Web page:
The number of people filing for bankruptcy in Ohio and around the country who are 55 years of age or older has soared in recent years, and most of them are turning to debt relief because of unmanageable levels of medical debt. A study conducted by a University of Illinois law professor reveals that the number of bankruptcies filed by individuals between 55 and 64 years of age has increased by 66% since 1991, and the number of retired Americans seeking debt relief has surged by more than 200%.
This means that more than one in 10 bankruptcy filers is now 65 years of age or older. That figure stood at just 2% in 1991. While some older Americans pursue debt relief because of credit card or installment loan debt, most turn to bankruptcy after using all of their available resources to pay doctor and hospital bills. According to the University of Illinois study, 60% of the older Americans who file for bankruptcy each year do so because they have medical bills that they are unable to pay.
The medical bills that accompany illness or injury often leave older Americans in desperate financial situations. Many retirees live on a fixed income that barely covers their living expenses, and they might exhaust their savings to pay health care costs. Once their resources have been depleted, their Social Security benefits or retirement funds rarely provide them with enough money to meet their financial obligations.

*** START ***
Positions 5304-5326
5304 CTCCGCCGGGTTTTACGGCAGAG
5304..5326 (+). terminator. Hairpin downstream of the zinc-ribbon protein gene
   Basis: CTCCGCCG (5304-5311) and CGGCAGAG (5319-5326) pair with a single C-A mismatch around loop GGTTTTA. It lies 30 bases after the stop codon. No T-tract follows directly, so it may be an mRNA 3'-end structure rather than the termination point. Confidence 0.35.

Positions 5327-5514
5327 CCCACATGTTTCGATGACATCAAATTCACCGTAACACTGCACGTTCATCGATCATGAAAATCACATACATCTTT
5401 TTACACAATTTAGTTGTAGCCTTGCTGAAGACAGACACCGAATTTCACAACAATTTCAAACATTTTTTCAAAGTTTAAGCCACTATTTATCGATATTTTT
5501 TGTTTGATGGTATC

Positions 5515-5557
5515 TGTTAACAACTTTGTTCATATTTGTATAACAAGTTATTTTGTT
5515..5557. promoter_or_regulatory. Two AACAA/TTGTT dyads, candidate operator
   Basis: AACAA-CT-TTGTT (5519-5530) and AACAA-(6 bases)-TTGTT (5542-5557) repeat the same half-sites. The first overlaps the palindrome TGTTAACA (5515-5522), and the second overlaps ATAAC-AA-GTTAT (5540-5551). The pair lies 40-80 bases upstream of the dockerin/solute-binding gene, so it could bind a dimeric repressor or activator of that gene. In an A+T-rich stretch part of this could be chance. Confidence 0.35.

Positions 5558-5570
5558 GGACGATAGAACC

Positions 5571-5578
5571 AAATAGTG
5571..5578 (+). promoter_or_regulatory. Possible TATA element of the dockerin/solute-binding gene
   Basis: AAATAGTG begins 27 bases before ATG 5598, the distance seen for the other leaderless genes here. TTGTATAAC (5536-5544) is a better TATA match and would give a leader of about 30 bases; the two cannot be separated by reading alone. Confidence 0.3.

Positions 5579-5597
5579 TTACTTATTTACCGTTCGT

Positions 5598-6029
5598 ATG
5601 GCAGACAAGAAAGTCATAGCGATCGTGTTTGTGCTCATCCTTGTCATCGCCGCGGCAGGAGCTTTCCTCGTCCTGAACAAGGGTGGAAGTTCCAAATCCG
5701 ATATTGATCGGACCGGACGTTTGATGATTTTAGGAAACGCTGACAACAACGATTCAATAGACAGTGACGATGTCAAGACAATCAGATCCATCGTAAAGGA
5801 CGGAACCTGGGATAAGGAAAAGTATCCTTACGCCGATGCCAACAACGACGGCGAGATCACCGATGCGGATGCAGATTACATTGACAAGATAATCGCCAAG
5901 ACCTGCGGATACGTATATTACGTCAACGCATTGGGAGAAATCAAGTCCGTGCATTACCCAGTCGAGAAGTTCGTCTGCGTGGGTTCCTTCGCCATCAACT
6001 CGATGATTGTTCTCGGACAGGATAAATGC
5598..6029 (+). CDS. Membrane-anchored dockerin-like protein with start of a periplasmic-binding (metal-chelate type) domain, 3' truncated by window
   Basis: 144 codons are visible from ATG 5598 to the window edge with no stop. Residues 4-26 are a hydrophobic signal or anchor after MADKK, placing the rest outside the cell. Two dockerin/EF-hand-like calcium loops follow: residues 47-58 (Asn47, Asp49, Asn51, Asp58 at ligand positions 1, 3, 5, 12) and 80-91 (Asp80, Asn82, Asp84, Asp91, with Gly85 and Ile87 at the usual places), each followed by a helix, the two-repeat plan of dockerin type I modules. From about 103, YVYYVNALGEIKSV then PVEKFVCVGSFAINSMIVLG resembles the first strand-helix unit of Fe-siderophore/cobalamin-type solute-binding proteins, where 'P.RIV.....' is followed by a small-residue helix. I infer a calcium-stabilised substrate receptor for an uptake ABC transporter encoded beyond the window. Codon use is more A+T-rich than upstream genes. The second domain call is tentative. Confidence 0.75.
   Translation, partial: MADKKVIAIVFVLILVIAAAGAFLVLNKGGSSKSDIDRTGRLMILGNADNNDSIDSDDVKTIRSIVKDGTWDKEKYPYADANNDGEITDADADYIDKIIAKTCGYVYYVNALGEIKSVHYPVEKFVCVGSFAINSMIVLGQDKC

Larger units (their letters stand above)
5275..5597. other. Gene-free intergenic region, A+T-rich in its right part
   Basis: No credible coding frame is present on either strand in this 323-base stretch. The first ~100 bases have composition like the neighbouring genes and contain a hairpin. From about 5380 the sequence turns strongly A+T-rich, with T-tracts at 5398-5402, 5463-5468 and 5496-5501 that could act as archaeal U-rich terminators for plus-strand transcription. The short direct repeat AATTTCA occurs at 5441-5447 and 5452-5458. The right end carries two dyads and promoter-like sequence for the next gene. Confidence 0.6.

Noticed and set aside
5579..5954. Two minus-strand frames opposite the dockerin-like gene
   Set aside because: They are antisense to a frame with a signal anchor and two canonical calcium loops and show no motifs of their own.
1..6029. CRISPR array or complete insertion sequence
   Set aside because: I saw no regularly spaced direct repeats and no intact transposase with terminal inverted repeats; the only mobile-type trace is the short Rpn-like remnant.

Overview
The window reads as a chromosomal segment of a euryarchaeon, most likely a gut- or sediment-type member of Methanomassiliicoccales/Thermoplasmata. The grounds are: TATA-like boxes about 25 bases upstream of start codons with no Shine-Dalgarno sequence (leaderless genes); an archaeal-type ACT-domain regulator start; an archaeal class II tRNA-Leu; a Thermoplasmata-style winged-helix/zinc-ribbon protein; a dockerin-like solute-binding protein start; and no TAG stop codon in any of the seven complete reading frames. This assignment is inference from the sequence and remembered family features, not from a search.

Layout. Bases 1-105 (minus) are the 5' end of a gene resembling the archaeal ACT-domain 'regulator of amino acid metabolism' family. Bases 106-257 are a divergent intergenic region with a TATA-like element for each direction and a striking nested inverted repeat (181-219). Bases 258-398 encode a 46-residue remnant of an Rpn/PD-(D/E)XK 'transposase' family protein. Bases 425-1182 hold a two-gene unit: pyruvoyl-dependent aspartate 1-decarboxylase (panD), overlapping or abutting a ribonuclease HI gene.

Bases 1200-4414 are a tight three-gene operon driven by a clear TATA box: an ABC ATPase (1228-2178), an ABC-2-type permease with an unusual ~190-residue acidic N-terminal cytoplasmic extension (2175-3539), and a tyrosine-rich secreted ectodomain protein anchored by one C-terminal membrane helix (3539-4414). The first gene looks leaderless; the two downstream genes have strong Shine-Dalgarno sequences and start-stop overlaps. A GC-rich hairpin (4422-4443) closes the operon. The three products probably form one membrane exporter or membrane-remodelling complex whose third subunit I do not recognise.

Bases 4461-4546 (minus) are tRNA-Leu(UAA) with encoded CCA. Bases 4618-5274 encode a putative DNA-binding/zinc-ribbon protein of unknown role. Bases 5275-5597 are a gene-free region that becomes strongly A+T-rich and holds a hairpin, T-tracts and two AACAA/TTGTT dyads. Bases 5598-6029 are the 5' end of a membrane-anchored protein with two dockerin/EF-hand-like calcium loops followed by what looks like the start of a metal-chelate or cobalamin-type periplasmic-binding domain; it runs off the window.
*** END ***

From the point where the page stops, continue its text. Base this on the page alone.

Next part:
The bankruptcy laws were written to provide Americans with an escape from overwhelming debt, and attorneys with experience in this area may explain how filing a Chapter 7 or Chapter 13 bankruptcy puts an end to harassment from bill collectors and offers the possibility of a fresh start. Attorneys may also point out that individuals who file for bankruptcy might remain in their homes and keep their cars and other personal possessions.